The Withings Sleep, a non-intrusive sleep tracking mat which sits below the user's bedsheets, has been updated to detect breathing disturbances.
The new feature is available to all Withings Sleep owners via a free software update which began rolling out today, March 12.
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Often dismissed as harmless snoring, breathing disturbances during sleep can be a sign of more serious issues, like sleep apnea. Withings claims the Sleep, which costs $100, is the first non-intrusive device to track breathing disturbances during sleep, as the mat is slept on discreetly rather than worn on the wrist.
Breathing disturbances during sleep are plotted over time and displayed in the Withings Health Mate smartphone app, which also gathers data from other Withings devices, like its hybrid smartwatches and fitness trackers. A French company, Withings bought itself back from Nokia last year, after the Finnish phone maker failed to make a success of it via its now-shuttered Nokia Health division.
Withings hopes to take the new breathing disturbance data and use it to more directly warn users about potential symptoms of sleep apnea. This extra step - beyond merely presenting the data - is hoped to roll out by the end of 2019, as clearance by the FDA is required, which can take some time.
If more frequent than occasional snoring, breathing disturbances can impair sleep and be a sign of an underlying chronic illness like sleep apnea - where breathing repeatedly stops and starts during the night - as well as cardiovascular issues and depression.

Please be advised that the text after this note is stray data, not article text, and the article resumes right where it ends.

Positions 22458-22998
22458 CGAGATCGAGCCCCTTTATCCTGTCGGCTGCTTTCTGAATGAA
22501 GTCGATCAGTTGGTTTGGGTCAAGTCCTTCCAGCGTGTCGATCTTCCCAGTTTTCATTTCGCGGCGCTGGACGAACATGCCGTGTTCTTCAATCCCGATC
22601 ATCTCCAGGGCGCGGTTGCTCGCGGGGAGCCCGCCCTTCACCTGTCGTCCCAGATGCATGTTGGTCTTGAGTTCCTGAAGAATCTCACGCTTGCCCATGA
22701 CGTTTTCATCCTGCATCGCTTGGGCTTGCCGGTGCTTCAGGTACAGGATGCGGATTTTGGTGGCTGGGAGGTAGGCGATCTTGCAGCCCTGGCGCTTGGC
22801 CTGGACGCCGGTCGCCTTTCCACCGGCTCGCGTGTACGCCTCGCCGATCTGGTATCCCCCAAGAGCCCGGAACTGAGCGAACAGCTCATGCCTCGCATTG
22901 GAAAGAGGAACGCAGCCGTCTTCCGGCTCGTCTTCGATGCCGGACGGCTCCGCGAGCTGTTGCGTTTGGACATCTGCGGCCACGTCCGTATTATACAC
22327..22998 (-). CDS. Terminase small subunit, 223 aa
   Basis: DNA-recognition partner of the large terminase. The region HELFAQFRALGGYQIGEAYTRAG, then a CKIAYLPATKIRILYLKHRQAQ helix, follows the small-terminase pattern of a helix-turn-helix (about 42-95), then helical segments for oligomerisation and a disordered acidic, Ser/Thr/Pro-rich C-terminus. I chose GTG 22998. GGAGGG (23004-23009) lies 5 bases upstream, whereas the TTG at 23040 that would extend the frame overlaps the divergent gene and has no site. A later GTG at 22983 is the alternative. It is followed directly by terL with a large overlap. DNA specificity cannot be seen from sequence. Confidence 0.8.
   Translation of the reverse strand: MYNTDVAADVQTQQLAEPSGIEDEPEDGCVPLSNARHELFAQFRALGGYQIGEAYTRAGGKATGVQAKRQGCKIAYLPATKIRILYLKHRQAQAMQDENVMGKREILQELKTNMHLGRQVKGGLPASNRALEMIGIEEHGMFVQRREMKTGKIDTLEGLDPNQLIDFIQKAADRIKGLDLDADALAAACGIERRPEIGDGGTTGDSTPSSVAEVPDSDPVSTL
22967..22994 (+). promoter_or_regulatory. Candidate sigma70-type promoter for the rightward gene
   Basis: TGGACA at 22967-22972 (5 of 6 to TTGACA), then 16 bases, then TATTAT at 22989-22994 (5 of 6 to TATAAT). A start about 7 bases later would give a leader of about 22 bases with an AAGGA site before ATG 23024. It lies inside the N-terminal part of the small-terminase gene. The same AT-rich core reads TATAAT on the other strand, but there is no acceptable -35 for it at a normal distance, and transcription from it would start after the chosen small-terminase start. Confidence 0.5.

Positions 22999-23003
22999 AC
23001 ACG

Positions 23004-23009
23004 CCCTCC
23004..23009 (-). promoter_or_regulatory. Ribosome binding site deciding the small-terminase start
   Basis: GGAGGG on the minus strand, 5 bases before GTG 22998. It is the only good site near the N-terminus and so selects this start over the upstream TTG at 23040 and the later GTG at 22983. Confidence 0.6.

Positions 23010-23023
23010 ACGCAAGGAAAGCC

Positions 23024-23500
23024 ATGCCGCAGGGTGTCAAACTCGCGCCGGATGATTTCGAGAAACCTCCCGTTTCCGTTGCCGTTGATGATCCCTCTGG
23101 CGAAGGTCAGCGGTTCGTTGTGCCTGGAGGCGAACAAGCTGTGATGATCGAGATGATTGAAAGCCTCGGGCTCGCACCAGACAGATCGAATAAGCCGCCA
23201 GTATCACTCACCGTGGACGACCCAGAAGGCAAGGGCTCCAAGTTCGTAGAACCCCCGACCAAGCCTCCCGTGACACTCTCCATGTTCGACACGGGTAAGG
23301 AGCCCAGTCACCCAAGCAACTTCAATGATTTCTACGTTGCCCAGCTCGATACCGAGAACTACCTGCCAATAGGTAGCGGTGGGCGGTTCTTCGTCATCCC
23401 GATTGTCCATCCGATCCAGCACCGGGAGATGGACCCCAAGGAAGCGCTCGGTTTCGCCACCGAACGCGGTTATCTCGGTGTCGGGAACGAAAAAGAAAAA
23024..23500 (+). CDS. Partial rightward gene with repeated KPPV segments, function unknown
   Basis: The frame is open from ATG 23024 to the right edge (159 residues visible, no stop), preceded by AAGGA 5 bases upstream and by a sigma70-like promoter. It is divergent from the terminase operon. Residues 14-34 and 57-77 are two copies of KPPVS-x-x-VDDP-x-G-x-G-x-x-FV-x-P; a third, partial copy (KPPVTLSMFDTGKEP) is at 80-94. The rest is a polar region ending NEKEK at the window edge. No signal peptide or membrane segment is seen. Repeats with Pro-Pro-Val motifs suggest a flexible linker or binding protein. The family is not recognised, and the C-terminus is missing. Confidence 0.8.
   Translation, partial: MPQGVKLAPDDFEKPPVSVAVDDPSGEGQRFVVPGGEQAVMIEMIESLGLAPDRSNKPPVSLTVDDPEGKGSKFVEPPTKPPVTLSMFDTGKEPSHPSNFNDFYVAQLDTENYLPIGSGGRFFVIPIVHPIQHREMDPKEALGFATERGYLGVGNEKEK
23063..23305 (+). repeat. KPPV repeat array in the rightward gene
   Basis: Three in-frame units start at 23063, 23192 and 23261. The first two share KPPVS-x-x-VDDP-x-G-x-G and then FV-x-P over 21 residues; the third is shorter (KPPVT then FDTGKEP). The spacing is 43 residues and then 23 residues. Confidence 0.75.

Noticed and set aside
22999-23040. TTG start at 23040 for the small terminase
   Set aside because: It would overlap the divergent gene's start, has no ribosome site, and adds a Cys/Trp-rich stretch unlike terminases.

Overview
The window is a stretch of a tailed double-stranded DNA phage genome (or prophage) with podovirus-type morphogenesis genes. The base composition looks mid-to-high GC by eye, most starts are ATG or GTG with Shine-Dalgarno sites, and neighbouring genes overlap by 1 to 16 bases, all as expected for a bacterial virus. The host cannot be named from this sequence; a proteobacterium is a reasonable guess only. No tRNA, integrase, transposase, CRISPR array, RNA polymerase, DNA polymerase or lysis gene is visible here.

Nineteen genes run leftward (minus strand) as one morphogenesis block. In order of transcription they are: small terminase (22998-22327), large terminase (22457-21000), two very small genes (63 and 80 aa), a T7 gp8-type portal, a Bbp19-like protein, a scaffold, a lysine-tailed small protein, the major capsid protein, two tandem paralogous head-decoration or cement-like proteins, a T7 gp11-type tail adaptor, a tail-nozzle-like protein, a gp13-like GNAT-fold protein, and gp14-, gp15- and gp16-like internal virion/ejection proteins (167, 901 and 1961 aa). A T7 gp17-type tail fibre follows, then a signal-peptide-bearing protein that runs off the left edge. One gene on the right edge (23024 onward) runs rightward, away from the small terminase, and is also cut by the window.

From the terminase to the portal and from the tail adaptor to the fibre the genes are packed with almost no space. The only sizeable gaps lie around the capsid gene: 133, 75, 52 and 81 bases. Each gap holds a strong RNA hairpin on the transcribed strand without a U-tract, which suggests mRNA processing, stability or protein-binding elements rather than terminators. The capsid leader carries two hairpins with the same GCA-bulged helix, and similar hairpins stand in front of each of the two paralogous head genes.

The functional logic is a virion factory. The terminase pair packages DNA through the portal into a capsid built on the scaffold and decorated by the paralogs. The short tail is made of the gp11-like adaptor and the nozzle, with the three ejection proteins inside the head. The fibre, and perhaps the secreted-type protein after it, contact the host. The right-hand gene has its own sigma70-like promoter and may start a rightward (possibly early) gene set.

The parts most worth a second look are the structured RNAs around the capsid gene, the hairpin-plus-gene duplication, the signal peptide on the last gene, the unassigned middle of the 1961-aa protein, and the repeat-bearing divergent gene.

Irregular breathing at night can also be a sign of upper airway resistance syndrome (UARS), obesity hypoventilation syndrome (where people are not breathing sufficiently to oxygenate the blood), and lead to high blood pressure, chronic heart failure and atrial fibrillation. It is also associated with type two diabetes and obesity, and can increase the risk of heart attack and stroke.
Although it is yet to gain FDA certification, Withings says the new feature has been developed and tested by Dr Pierre Escourrou, a leading sleep physician at the Paris-Béclère hospital sleep lab, with polysomnography, described by the company as "the gold standard of sleep diagnosis".
Sleep apnea is a common yet largely undiagnosed condition which, according to the US National Sleep Foundation, affects 22 million Americans, but with 80 percent being unaware that they suffer from it.
It is hoped that the Withings Sleep will shine a light on this largely undiagnosed condition, as without devices like this people often have no way of knowing they suffer from sleep problems. Those who do are often then tested in a clinical environment, rather than being able to use a consumer-friendly device at home to gather sleep breathing data.
Withings president Eric Carreel said: "Despite its prevalence and serious consequences, sleep apnea goes largely undetected as current tests are confined to the clinical and sleep lab environment. By allowing people to track the intensity of breathing disturbances, we are helping them identify warning signs early."
Carreel says the update to the sleep tracker "further our mission to bring medical grade analytics into the home and is the first step towards the medical certification of sleep apnea detection which we air for by the end of this year."